SoulCalibur V Original Soundtrack
SoulCalibur V Original Soundtrack
January 31, 2012
Buy at Official Site
Aging is a difficult process for game franchises, especially for fighting. As SoulCalibur approaches the 13th anniversary of its release date, Namco Bandai caused a bit of controversy by eliminating many fan favorite characters from its greatly anticipated title SoulCalibur V. Ye fans will be pleased to know that the soundtrack delivers everything that they have come to expect from the truly excellent musical past of the series along with several new stylistic innovations. Namco Bandai actually outsourced the soundtrack’s composition and performance to Hiroaki Yura’s new production company Creative Intelligence Arts, but Junichi Nakatsuru still returned as sound directors. With seven separate composers contributing to the project, fans can be sure that the music of SoulCalibur V is every bit as epic as the game itself
God of War veteran Chris Velasco composed some of the most widely publicized and anticipated tracks from SoulCalibur V. “Blood Thirst Concerto” (Raphael’s Theme) is a prime example as to why this was the case. In an homage to Liszt, relentless strings and ominous brass hits support Jem Harding’s spirited piano performance throughout the evocative and up-tempo piece creating an auditory atmosphere that is equally brooding and energetic. Velasco also contributed “Till Fate Writes My Epitaph” (Siegfried’s Theme), an appropriately swelling arrangement heavy on the brass that delivers a Hollywood-flavored cinematic sound, particularly at the 0:50 mark when the main theme is established, and features the string section of the Eminence Symphony Orchestra at their finest.
Velasco and featured soloist Jillian Aversa co-wrote the epilogue track, “The Breeze at Dawn” which features the excellent and powerful soprano vocals of Jillian Aversa. Slow, mournful, and beautiful from start to finish, Aversa’s performance is something of an unexpected highlight of the album. Her voice is mixed perfectly above the orchestra and never overpowers the tribal feel of the percussion or delicate string accompaniment, both of which provide a slightly new age feel to the track (which is not unexpected, nor unwelcome given Aversa’s background). The brief making of DVD included with the Limited Edition set reveals that Aversa created the language used for this song, borrowing heavy influence from Italian, so listeners can relax and enjoy her singing for its pure musical quality and not worry themselves about translations.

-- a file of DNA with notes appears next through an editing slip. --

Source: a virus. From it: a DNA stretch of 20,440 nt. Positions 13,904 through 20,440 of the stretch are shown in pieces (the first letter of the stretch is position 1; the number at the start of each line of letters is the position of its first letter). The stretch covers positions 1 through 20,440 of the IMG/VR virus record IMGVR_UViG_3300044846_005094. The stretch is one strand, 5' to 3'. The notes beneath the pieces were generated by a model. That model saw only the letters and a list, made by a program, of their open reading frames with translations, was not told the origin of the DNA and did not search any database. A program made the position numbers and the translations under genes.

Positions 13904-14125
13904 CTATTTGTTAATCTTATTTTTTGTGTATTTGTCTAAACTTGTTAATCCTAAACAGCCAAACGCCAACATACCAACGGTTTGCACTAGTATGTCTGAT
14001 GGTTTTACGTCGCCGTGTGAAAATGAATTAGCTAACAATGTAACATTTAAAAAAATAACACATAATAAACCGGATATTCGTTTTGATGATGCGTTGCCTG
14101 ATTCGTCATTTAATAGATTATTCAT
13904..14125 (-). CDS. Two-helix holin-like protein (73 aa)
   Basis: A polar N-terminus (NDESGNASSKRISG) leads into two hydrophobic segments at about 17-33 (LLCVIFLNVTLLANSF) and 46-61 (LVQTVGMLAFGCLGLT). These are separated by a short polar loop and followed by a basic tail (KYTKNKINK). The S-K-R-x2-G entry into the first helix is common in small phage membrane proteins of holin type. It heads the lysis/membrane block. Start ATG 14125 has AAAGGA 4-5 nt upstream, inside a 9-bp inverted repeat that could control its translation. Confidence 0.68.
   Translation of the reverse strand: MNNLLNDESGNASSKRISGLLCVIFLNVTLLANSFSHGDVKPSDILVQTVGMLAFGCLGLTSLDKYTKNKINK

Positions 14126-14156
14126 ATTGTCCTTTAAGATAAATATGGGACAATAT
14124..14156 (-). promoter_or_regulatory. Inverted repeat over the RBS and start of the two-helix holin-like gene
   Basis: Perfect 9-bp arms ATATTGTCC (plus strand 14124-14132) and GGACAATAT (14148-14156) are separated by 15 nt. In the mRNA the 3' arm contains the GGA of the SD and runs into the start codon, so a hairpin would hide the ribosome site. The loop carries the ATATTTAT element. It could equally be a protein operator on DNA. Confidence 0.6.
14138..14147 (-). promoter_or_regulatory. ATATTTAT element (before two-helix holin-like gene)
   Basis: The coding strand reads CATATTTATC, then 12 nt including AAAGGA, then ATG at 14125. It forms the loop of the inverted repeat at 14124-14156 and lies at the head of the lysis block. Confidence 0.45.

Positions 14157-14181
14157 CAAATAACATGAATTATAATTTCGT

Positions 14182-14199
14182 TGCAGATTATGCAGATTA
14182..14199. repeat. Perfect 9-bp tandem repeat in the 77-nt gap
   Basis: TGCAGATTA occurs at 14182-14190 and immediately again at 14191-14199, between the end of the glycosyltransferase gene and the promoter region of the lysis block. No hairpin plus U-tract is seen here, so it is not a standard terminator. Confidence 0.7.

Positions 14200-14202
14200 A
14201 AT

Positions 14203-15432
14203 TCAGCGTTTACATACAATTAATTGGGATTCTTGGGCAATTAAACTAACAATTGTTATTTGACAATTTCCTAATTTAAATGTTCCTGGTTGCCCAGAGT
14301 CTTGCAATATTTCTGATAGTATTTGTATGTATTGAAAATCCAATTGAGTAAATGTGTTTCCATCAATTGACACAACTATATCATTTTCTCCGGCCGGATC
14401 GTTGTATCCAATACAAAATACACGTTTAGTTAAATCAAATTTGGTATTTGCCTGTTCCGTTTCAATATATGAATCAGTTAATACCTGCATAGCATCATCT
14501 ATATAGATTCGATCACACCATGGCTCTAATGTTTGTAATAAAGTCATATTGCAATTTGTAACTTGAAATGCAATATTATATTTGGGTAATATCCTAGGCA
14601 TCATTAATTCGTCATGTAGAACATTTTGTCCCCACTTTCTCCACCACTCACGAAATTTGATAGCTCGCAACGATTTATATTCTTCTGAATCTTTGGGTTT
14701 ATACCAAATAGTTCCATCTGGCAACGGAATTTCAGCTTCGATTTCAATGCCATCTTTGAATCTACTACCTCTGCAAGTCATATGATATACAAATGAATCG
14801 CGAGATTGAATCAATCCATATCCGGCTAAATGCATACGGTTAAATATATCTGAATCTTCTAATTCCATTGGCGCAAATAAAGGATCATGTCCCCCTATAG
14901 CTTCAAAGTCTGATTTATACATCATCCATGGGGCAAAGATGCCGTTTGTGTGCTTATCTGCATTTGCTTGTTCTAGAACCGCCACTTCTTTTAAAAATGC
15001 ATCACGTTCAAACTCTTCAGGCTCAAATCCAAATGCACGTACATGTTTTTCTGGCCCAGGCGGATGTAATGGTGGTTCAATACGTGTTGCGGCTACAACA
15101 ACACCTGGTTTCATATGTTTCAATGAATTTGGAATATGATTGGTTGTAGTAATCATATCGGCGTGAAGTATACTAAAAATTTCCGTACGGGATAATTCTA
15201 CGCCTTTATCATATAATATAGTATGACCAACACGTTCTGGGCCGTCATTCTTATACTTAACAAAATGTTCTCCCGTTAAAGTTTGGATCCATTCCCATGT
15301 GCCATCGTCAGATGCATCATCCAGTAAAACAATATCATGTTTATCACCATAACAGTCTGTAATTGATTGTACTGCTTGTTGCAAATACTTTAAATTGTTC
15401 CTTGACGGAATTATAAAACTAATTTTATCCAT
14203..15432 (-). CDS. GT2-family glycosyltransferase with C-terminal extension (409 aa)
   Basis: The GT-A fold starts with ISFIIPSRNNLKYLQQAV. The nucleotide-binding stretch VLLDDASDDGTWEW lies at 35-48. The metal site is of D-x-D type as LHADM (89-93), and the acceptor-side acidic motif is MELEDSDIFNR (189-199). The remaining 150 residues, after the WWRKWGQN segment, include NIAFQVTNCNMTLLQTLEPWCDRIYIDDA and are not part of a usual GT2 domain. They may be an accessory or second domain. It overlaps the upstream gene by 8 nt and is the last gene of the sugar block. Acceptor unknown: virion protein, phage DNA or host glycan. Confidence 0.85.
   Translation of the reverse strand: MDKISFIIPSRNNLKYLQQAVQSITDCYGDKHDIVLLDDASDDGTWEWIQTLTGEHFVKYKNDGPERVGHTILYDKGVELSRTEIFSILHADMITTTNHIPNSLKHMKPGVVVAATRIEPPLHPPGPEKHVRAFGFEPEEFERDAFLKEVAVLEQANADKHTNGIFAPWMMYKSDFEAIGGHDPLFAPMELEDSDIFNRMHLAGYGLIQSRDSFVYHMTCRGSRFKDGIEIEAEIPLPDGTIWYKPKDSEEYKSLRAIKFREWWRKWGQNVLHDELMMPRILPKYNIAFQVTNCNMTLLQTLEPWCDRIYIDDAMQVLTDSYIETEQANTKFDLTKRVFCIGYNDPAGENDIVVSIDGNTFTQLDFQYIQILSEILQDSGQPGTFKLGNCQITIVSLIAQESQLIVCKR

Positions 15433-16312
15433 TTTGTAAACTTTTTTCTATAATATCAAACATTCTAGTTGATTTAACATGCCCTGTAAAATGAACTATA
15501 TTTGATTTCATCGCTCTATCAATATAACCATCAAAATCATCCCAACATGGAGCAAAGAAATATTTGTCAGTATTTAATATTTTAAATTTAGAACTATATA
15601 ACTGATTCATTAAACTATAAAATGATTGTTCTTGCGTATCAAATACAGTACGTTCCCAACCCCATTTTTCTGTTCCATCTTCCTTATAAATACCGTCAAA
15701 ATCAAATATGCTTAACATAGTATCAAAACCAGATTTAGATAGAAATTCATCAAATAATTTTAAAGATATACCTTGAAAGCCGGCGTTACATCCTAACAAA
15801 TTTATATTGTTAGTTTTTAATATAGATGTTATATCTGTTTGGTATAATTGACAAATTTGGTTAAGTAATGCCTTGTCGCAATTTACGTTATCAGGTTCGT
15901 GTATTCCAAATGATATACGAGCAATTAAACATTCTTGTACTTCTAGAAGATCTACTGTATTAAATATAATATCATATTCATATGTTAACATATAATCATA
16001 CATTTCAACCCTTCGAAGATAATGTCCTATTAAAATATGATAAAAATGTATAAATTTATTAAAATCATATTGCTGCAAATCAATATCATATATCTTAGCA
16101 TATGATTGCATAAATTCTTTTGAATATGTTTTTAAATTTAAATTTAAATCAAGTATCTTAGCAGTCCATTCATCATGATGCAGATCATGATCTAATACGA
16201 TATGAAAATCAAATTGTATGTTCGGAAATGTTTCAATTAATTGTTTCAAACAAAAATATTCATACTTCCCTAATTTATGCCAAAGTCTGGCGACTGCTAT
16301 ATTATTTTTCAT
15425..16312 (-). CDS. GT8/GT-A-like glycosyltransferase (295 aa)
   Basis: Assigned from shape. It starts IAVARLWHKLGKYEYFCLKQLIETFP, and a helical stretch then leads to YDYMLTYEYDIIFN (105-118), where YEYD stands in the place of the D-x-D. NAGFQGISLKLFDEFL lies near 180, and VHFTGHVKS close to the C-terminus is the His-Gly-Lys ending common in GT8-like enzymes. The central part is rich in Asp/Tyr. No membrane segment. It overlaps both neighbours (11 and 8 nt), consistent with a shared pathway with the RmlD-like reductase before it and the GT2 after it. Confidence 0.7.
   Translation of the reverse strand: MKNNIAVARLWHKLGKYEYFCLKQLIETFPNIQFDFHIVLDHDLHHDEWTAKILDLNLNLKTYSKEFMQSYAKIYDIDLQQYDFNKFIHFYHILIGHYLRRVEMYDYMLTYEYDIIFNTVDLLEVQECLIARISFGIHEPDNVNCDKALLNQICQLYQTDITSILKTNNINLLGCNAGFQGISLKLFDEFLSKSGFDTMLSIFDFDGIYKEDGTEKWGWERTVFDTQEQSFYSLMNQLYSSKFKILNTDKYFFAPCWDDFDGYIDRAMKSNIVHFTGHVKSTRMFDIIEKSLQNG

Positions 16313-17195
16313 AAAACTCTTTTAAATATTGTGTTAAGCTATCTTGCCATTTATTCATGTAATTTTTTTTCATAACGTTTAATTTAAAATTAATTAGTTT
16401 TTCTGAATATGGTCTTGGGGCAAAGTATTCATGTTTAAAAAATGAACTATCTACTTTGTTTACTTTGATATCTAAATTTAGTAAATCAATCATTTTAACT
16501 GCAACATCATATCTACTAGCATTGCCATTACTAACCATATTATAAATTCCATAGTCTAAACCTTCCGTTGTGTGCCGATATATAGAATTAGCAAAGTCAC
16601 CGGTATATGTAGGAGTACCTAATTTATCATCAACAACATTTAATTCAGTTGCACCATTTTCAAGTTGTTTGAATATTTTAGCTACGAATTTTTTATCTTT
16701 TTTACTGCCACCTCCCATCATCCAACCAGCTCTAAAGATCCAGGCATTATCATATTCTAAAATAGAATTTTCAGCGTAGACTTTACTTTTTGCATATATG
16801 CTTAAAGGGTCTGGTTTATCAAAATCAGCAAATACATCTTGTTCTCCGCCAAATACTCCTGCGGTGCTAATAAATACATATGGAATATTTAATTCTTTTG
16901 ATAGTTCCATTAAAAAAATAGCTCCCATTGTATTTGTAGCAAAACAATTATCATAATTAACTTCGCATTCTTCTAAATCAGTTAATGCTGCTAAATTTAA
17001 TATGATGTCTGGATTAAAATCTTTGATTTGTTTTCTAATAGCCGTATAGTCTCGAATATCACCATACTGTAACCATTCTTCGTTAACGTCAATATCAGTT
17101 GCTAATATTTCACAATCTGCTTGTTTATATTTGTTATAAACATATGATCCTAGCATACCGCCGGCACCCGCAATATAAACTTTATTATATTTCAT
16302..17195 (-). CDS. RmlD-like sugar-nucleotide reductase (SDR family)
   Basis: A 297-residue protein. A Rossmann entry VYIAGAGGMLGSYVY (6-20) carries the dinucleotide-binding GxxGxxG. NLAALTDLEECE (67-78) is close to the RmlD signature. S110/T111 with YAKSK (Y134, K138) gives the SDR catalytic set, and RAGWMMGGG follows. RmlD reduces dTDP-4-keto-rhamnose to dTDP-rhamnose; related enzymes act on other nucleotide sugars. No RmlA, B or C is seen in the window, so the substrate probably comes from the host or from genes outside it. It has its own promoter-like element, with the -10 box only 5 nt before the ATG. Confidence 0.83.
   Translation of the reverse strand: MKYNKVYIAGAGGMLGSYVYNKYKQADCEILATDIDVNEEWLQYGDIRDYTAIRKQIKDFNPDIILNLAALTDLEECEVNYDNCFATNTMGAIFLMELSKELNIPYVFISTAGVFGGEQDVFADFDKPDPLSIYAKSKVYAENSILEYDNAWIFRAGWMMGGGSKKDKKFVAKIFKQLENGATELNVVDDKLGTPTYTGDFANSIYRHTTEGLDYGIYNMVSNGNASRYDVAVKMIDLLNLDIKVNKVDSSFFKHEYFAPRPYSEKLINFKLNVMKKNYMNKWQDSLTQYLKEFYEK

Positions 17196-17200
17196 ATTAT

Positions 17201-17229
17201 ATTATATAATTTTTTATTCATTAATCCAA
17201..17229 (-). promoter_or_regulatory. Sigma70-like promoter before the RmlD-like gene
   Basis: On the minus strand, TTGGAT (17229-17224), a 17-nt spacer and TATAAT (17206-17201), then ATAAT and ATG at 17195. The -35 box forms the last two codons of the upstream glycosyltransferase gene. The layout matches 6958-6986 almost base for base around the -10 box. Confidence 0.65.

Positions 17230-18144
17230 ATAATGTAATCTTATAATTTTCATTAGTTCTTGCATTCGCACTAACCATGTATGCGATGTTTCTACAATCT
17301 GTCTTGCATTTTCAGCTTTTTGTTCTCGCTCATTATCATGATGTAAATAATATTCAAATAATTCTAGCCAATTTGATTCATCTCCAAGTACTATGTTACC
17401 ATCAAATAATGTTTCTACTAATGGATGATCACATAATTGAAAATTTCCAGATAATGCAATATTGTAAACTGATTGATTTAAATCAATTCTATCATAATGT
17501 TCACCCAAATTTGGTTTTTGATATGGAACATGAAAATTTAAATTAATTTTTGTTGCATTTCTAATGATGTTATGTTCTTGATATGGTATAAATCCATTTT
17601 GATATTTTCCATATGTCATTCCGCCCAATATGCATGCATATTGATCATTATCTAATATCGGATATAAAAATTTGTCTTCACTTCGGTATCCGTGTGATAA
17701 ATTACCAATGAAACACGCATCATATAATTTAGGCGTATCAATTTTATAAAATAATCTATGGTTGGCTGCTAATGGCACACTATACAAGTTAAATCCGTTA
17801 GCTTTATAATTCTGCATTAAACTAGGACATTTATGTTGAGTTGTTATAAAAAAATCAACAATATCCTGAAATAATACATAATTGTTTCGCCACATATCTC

Another widely anticipated track from SoulCalibur V was Jesper Kyd’s sole contribution to the album, “Venice Rooftops – SCV Mix” which plays as the theme for the guest character Ezio Auditore. Mixing rock elements with classical orchestration and supporting vocals in a way that rarely works, “Venice Rooftops” will delight fans of Assassin’s Creed, SoulCalibur, or game music in general. Hiroaki Yura inspired solo violin track adds a great level of polish to the track, and the two percussion and guitar breaks in the piece are effortless and bright enough to lend an almost jam session feel to the track, which is a rare accomplishment in a highly mixed studio track.
OverClocked ReMix’s Zircon, known here professionally as Andrew Aversa, shows an impressive amount of polish for his first work on a major international title. “Faster Than A Howling Wind” (Natsu’s Theme) is a punishingly fast track infused with enough Asian elements to make jaded players forget that Taki has been replaced in SoulCalibur V. Aversa stays true to his style and preference by sliding in a bit of a koto melody in between the pounding percussion line and ethereal woodwind themes to make Natsu’s Theme a surefire fan-favorite.
“Sacred Dawn” (Elysium’s Theme) has Aversa working with the Eminence Symphonic Choir (who also appear on his tracks “Nightmare’s Desire”, and “Decisive Clash”). Suitably epic and majestic from start to finish. “Sacred Dawn” proves that Aversa is capable, and comfortable, in delivering a more traditionally cinematic action track. “Sleepless: An Untamed Beast” (Z.W.E.I.’s Theme) is more modern in style and composition, but is classic Aversa from its energetic opening to its deconstructionist breaks that allow great solos by guitarist Zane Banks and violinist Hiroaki Yura. If Aversa’s contributions to SoulCalibur V are any indication of what this young composer can do, the world of video game music may well be watching its next young star rise with this soundtrack.
Having finally returned to the mainstream, Hiroki Kikuta had a particularly impressive and versatile showing here. “Let My Soul Burn” (Maxi’s Theme) is raucously cinematic throughout despite the featured glockenspiel doubling the main melody. The energetic percussion cadence delivers a flawless, driving energy to the piece that breaks wonderfully for effect, allowing the woodwind and brass lines to soar above it. “Wings of Sorrow” (Pyrrha’s Theme), delivers the first of the two protagonist themes and is a bit forgettable until it breaks into a baroque fugue section at 0:40. Appropriately evocative of Sophita’s earlier themes, this track highlights what Kikuta can do with a featured keyboard percussion section. “Wandering Seer” (Viola’s Theme) adds a middle eastern feel to the album with its staccato melody and tribal percussion line and stands out as one of the most memorable themes from the album, which is high praise considering the contributions of himself and others.